Sunday, February 12, 2012


Sundays are fantastic in this place. One can truly feel in paradise, with not a care in the world. I sat in the nature trail this morning simply watching the birds and the monkeys. After lunch I paddled out to the back reef, had a glorious snorkel, where I saw a turtle, big marbled grouper and a shoal of unicorn fish. It just feels so idyllic, like the world is simply there for enjoyment and beauty, and on Sundays one can just soak it in.
Sundays are also timeless. There's no past, of how pristine the reef used to be, no present issues and no future with ongoing abhorrent corruption and potential violence in later this election year. The irony is I'm writing about these things on a Sunday, but for the most part the weekend is not just a break from work, but from the world too.
This week I felt less ready to just accept the status quo. In order to survive in a place like this one needs to adjust one's expectations and acceptance thresholds. Over the time I've been here this process has become second nature which is mostly useful for sanity, but not always the best. For example a big issue here at the moment is ring-netting, a destructive illegal fishing practise, which is going on in front of everyone's face, but very little is being done. On Monday I saw the boat fishing right next to the park and when I got home there was an email from the Dive Instructor to the whole community with photos of the boat. Suddenly there was a flurry of angry comments from various people. The KWS warden Korir sent his apologies saying he would deal with it after returning from upcountry and another guy said there was to be a meeting with fisheries. I was telling Joy, a volunteer helping with marine work, about it and said that I felt encouraged by the Warden's response and the upcoming meeting. Stanley overheard the conversation and shouted from the office next door, "Rubbish! This is an illegal practise carried out by one boat, whose owner we know. Just arrest him! What will you talk about in the meeting!?" Stanley is a respected community figure who has worked with A Rocha from the start. He followed through by emailing that comment on the chain going around. I was inspired and realised that I had spent so long learning to accept crazy situations I could no longer yell when necessary. In response, I called the second in command at KWS, Sergeant Tinga, and told him exactly what I thought. I could say it as a friend and colleague and someone who has been here a little while. I don't know whether it had any impact, but it certainly felt good to get it out!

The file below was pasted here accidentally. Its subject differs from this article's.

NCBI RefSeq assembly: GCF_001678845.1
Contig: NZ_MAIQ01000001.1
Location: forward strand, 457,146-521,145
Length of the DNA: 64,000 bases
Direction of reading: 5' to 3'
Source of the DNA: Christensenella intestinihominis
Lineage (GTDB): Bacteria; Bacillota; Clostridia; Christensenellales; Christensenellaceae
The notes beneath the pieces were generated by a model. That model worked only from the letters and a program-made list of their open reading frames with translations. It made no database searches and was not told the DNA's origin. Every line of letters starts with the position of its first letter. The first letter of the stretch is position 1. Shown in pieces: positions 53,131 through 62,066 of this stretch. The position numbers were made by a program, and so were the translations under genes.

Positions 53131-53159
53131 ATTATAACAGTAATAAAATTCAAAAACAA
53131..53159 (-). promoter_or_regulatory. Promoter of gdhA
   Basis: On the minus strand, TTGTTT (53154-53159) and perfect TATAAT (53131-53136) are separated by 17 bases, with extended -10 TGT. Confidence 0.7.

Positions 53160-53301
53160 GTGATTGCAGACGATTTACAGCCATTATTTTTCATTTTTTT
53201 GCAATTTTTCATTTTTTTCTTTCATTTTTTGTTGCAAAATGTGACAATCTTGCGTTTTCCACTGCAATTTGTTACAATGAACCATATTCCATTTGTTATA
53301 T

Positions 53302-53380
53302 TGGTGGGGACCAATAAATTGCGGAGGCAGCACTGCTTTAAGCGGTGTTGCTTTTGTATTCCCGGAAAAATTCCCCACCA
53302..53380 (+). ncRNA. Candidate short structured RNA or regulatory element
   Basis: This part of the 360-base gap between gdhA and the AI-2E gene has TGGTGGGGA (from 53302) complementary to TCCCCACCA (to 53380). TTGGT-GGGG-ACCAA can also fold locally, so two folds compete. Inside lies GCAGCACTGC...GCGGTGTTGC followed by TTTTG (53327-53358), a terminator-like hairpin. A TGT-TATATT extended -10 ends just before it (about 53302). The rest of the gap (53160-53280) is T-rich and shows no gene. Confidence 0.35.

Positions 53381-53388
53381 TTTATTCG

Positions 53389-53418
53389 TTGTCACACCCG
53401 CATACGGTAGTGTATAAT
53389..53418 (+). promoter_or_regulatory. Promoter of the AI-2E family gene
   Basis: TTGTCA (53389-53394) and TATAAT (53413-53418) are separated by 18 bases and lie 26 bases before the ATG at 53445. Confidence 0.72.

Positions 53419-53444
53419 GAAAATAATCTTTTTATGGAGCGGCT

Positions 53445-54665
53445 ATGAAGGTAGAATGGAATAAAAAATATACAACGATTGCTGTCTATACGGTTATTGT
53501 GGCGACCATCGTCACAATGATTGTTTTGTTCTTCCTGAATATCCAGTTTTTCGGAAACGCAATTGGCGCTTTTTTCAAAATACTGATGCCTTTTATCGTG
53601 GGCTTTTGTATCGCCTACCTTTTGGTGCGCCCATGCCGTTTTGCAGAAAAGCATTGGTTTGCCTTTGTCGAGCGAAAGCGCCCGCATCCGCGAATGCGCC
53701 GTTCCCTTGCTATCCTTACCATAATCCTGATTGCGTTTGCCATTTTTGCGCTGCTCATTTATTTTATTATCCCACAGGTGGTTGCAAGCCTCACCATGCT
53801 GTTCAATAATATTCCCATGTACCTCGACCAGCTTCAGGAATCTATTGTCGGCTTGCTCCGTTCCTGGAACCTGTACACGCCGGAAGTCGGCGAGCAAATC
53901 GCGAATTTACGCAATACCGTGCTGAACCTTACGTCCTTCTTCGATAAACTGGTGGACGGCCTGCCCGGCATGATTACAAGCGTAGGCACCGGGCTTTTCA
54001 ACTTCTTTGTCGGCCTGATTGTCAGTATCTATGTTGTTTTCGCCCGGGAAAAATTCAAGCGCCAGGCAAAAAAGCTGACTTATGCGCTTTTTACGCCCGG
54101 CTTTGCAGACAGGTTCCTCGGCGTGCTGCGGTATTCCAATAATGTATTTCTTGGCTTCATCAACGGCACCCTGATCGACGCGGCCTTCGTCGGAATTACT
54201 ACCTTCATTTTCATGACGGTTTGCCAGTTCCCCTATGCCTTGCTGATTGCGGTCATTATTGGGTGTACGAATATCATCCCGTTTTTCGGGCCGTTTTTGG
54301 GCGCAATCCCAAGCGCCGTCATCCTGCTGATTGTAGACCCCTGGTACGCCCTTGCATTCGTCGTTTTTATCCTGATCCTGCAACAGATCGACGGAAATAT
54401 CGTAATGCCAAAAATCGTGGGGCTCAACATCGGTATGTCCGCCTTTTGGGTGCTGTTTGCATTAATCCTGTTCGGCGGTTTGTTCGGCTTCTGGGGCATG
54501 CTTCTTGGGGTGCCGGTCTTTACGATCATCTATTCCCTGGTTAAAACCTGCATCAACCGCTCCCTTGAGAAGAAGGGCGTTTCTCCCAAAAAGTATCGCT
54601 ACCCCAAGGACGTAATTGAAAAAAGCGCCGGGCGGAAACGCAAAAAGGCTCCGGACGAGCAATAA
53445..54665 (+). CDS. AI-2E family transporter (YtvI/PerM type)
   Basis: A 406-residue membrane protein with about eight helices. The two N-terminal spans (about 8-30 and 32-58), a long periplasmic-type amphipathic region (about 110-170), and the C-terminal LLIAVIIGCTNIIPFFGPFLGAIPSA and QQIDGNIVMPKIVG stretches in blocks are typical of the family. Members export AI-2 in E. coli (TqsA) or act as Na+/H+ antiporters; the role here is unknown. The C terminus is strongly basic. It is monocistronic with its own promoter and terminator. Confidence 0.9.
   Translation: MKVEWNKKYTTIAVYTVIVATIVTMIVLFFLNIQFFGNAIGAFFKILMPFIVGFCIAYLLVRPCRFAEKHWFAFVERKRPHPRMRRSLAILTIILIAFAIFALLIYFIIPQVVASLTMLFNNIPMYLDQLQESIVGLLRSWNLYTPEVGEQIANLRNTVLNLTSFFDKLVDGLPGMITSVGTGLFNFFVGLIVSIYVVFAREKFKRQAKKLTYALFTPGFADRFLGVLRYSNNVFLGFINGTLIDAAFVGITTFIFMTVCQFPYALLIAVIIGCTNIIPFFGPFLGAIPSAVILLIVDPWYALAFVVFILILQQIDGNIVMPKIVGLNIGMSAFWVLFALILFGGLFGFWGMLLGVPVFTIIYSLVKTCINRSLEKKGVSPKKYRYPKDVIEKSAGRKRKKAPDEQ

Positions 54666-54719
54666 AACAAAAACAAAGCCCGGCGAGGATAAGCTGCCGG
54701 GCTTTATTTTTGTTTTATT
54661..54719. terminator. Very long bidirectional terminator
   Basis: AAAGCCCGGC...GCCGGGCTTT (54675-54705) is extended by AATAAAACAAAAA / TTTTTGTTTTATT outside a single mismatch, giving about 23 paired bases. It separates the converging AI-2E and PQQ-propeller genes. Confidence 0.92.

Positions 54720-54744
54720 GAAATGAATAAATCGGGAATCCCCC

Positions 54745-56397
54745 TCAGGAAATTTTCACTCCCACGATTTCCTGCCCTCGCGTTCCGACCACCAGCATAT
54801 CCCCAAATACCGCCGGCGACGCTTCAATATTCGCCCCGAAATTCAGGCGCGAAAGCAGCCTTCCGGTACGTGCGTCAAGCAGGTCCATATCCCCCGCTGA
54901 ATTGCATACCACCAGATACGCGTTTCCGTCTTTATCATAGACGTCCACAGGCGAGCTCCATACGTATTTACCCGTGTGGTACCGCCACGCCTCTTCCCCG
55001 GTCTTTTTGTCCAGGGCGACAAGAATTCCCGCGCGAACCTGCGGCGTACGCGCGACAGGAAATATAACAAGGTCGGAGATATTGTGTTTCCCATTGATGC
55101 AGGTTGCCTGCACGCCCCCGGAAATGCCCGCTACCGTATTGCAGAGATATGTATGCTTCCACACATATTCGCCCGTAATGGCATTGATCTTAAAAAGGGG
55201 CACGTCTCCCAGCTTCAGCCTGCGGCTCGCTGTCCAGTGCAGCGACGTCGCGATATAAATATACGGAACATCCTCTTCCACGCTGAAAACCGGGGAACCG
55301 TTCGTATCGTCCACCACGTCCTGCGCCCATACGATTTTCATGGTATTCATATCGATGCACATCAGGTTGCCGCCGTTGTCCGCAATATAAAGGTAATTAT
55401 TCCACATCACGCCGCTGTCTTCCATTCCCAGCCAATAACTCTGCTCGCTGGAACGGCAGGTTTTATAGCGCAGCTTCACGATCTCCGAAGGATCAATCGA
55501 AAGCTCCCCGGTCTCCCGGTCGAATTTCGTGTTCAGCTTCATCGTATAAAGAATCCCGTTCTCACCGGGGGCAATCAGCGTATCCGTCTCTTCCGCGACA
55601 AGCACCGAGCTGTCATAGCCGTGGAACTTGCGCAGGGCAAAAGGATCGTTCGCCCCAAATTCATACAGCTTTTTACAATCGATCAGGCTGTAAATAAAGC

It is so hard to exist when so much around you is going wrong. Its a tight-rope of apathy and despair, stress or defeated acceptance. And that is where I feel God comes in. He is the Rock on which we base our hope. There are signs of hope in the world, but it really can be a battle and we need to stand in Christ and fight the battle with love and gentleness and peacefully say, "This is not ok."
This Sunday, like many I've enjoyed at A Rocha, has been a time to rest and simply enjoy and recharge for the week. A time to remind myself what is beautiful and what we should strive for.
Hawksbill turtle

Ring netters in action


  1. Could you explain how ring netting works?

  2. Ring netting uses a 300m long net which goes up to 30m deep. One surrounds an area and then closes the noose scooping everything in that circle. Often it is used in pelagic (deep water) fishing, where it is highly efficient. However in Africa and especially Tanzania and now Kenya it is used in coastal waters. This has several issues. One is that it drags along the bottom destroying benthic life, such as corals. Also the nature of coral reef fish populations means there is enormous unselective by-catch and catch of ecologically important/sensitive species, and this alone can push a reef to degradation. In addition many boats drop sand bags to scare the fish up off the reef and into the catchment, meaning the coral is smothered and no longer suitable habitat for fish populations to recover. Besides all these evils, they are conducting this fishing in a marine reserve, where only local artisanery fishing is permited and in areas, which normally bring huge amounts of dive tourism to see the (still) awesome coral and fish populations.

  3. An inspiring entry Ben. Its good to see you moved to action. A couple of quotes for you:

    It is not the strongest of the species that survive, nor the most intelligent; it is the one that is most responsive to change. Charles Darwin
    Because the people who are crazy enough to think they can change the world are the ones who do. Steve Jobs
    and my favourite...
    Never doubt that a small group of thoughtful, committed citizens can change the world. Indeed, it is the only thing that ever has. Margaret Mead